The administration tool to manage the LCS is simply a snap-in to the standard Microsoft Management Console, and will launch as a stand-alone application . Although the snap-ins originally are placed on the Windows server, you can install the snap-ins at additional workstations where Active Directory administration is performed.

The installation CD has plenty of documentation that can help you plan your installation, migration or a test deployment. A deployment guide can help you size your hardware, set usage policies and give ideas of a typical installation.

Because LCS relies on Active Directory to hold its objects, it scales just as Active Directory does. As your LCS user base grows, you can install LCS services on multiple servers  that all share the same user information.

Microsoft abandoned the Rendezvous protocol used in its previous IM engine. LCS now uses existing Internet standards, including Session Initiation Protocol, SIP for Instant Messaging and Presence Leveraging Extensions (SIMPLE) and Simple Object Access Protocol . These protocols were added to Windows Messenger 5.0 to let it communicate with other messaging services. Because Windows Messenger is the supported client for LCS, these protocols were used.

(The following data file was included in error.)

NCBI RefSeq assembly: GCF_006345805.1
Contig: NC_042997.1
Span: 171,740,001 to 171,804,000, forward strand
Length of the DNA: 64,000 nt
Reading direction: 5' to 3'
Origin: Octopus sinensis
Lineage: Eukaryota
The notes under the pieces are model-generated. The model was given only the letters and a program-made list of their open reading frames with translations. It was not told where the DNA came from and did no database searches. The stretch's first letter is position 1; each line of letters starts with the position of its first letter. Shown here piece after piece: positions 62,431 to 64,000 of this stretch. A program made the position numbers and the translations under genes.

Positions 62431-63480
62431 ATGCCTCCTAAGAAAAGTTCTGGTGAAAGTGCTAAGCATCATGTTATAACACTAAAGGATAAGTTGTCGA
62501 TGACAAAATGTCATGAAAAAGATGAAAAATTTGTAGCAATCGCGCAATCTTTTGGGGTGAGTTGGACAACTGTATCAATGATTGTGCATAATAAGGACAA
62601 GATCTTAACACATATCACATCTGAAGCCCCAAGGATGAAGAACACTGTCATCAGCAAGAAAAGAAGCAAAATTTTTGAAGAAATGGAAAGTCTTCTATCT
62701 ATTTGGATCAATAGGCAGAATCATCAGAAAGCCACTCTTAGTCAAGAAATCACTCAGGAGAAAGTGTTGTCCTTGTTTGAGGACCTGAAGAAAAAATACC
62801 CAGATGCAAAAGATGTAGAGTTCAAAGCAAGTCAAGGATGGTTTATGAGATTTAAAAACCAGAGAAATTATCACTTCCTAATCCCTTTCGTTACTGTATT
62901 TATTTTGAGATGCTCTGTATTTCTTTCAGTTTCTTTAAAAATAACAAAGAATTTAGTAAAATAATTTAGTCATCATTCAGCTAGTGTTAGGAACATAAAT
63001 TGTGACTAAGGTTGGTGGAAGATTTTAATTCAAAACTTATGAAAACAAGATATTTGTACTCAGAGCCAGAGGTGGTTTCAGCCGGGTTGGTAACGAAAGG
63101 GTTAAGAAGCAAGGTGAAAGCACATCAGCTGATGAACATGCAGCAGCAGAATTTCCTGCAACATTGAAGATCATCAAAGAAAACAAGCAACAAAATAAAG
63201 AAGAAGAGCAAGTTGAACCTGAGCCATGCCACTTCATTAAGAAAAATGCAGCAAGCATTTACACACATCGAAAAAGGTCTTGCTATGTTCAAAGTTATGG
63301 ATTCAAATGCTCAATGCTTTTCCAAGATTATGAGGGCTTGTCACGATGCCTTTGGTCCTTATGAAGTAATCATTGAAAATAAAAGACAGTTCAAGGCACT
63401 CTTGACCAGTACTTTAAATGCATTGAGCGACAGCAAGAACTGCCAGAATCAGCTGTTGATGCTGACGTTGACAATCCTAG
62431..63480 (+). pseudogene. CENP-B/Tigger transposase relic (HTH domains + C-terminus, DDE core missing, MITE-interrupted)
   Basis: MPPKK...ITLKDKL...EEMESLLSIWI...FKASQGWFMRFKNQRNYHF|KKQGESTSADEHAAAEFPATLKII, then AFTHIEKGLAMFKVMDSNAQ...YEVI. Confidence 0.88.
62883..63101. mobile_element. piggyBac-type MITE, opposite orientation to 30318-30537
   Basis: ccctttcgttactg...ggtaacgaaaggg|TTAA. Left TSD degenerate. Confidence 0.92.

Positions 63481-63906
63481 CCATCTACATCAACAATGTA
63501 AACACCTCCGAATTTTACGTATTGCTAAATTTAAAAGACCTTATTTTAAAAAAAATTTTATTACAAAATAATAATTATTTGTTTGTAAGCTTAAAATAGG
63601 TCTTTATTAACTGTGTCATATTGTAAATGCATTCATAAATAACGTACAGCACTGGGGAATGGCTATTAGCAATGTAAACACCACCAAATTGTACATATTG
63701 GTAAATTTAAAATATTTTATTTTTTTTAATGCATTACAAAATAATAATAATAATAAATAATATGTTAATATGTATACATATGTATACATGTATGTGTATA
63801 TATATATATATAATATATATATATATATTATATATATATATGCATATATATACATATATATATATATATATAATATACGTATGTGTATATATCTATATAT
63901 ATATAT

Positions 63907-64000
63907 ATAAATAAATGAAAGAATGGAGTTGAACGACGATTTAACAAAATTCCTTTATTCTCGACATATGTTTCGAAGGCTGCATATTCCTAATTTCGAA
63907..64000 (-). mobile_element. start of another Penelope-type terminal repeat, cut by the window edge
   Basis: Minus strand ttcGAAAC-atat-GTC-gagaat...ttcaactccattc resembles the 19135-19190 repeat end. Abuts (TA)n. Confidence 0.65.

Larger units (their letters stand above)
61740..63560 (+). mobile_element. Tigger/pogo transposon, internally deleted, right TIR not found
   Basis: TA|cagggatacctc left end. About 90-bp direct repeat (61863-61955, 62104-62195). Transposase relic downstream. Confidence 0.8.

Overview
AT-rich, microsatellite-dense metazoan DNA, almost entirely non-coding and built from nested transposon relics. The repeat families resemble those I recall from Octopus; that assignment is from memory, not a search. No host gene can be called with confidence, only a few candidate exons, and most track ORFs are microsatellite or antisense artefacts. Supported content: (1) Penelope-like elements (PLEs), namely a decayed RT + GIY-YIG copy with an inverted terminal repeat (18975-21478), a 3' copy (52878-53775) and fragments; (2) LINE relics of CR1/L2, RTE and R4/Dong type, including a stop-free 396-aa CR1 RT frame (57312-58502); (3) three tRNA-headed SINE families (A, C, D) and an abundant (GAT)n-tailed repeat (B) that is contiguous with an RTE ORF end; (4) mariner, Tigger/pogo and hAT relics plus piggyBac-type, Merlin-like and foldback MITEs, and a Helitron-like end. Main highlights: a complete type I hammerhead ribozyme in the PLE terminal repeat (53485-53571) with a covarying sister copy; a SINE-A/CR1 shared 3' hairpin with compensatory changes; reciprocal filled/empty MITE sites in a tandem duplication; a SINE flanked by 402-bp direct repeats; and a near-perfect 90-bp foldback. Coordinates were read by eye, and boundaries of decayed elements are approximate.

We were disappointed our Windows Messenger clients had to be a member of the domain in which LCS is running. We tried but could not get Windows Messenger to authenticate to LCS unless the client was a domain member and not simply authenticated to the domain. This information was lacking from all the documentation.